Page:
Vitamin B12 deficiency is common in older people and the prevalence increases with age. Vitamin B12 deficiency may present as macrocytic anaemia, subacute combined degeneration of the spinal cord, or as neuropathy, but is often asymptomatic in older people. The diagnosis and indications for treatment are clear for individuals with low plasma levels of vitamin B12 in the setting of megaloblastic anaemia and neuropathy, but the relevance of treatment of vitamin B12 deficiency in the absence of such clinical signs is uncertain.
Methods
The aim of the present study is to assess whether dietary supplementation with crystalline vitamin B12 will improve electrophysiological indices of neurological function in older people who have biochemical evidence of vitamin B12 insufficiency in the absence of anaemia. To test this hypothesis we designed a randomized double-blind placebo-controlled trial involving 200 older people aged 75 years or greater who were randomly allocated to receive either a daily oral tablet containing 1 mg vitamin B12 or a matching placebo tablet. The primary outcome assessed at 12 months is change in electrophysiological indices of peripheral and central neurosensory responses required for mobility and sensory function. We here report the detailed study protocol.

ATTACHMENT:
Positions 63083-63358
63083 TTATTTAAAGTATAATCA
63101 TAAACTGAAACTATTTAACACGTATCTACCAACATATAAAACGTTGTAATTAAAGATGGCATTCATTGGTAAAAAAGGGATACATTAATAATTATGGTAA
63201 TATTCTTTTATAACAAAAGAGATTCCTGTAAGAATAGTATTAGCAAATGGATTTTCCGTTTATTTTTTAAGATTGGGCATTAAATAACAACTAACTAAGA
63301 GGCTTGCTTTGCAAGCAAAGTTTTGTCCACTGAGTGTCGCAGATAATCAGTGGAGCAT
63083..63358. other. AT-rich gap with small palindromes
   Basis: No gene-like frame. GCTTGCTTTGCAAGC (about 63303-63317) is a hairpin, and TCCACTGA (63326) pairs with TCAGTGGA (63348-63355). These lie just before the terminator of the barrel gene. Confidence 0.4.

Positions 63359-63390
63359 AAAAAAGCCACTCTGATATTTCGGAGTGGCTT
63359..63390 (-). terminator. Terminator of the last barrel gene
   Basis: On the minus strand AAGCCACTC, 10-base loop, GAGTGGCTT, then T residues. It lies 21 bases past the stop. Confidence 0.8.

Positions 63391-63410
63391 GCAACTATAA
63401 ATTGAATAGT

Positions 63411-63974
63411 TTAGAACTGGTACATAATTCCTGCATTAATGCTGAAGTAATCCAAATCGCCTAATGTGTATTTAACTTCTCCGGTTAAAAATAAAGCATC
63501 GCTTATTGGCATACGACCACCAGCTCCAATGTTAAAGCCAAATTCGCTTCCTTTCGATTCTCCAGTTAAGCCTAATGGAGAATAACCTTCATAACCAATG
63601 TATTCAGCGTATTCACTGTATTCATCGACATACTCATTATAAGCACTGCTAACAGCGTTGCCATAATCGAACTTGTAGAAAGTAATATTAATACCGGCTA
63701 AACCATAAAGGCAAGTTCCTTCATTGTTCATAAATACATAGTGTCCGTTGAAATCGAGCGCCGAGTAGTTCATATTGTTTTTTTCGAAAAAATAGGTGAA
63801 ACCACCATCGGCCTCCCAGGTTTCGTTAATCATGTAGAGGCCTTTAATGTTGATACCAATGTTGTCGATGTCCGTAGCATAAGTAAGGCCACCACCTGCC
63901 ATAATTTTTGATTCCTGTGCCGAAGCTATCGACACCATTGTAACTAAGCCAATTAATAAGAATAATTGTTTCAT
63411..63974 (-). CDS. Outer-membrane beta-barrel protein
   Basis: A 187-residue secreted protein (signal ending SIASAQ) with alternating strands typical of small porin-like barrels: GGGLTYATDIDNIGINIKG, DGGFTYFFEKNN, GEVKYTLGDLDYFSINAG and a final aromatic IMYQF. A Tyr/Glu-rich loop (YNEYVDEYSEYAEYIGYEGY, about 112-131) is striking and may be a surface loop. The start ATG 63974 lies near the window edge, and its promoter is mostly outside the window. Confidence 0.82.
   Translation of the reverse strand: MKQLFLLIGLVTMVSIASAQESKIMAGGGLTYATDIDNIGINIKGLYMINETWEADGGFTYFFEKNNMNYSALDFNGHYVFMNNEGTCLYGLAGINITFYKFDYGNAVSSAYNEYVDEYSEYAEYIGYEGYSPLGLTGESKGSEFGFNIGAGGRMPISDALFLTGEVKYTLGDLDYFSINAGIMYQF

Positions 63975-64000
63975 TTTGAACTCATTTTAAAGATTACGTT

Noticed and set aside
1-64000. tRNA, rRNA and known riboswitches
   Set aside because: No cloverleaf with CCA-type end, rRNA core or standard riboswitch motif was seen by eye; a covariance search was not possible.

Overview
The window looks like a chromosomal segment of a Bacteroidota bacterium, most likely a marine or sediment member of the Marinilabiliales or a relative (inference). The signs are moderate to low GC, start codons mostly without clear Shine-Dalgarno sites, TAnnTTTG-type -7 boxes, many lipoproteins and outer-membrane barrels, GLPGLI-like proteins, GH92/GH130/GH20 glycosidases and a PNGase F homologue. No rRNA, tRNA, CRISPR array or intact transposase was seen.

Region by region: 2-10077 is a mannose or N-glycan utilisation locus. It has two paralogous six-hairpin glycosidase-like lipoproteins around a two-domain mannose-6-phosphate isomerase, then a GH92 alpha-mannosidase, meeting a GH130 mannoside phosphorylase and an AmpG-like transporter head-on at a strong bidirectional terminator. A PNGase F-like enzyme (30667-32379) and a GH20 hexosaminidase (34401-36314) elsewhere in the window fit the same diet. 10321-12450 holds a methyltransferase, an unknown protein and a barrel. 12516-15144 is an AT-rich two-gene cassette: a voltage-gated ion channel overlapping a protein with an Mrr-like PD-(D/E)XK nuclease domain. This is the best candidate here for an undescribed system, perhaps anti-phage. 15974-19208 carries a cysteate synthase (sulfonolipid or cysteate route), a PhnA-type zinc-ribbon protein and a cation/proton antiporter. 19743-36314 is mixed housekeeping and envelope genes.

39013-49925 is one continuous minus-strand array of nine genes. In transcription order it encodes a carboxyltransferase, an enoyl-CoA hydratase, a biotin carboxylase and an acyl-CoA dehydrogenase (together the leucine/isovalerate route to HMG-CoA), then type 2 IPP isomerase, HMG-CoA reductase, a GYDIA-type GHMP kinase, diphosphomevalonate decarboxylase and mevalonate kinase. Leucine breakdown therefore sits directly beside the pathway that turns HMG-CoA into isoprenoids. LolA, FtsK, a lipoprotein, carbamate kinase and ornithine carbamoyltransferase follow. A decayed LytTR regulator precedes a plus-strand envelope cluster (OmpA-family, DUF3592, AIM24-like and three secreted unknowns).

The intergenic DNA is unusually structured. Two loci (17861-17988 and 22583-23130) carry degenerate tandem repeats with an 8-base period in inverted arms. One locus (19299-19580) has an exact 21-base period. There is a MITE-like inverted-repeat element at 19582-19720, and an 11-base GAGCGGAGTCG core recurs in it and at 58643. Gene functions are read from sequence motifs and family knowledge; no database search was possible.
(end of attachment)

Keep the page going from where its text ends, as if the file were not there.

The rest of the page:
Conclusions
In view of the high prevalence of vitamin B12 deficiency in later life, the present trial could have considerable significance for public health.
doi:10.1186/1475-2891-10-22
PMCID: PMC3062585  PMID: 21396086
21.  Association between Year of Birth and Cognitive Functions in Russia and the Czech Republic: Cross-Sectional Results of the HAPIEE Study 
Neuroepidemiology  2009;33(3):231-239.
Objectives
To assess differences in cognitive functions by year of birth in Russia and the Czech Republic.
Methods
A cross-sectional study in the general population of Novosibirsk (Russia) and 6 cities of the Czech Republic recruited random samples of men and women (3,874 Russians, 3,626 Czechs) aged 45–69 years in 2002 (i.e. born in 1933–1957). Word recall, verbal fluency (number of animals named in 1 min) and letter search were assessed in a clinic.
Results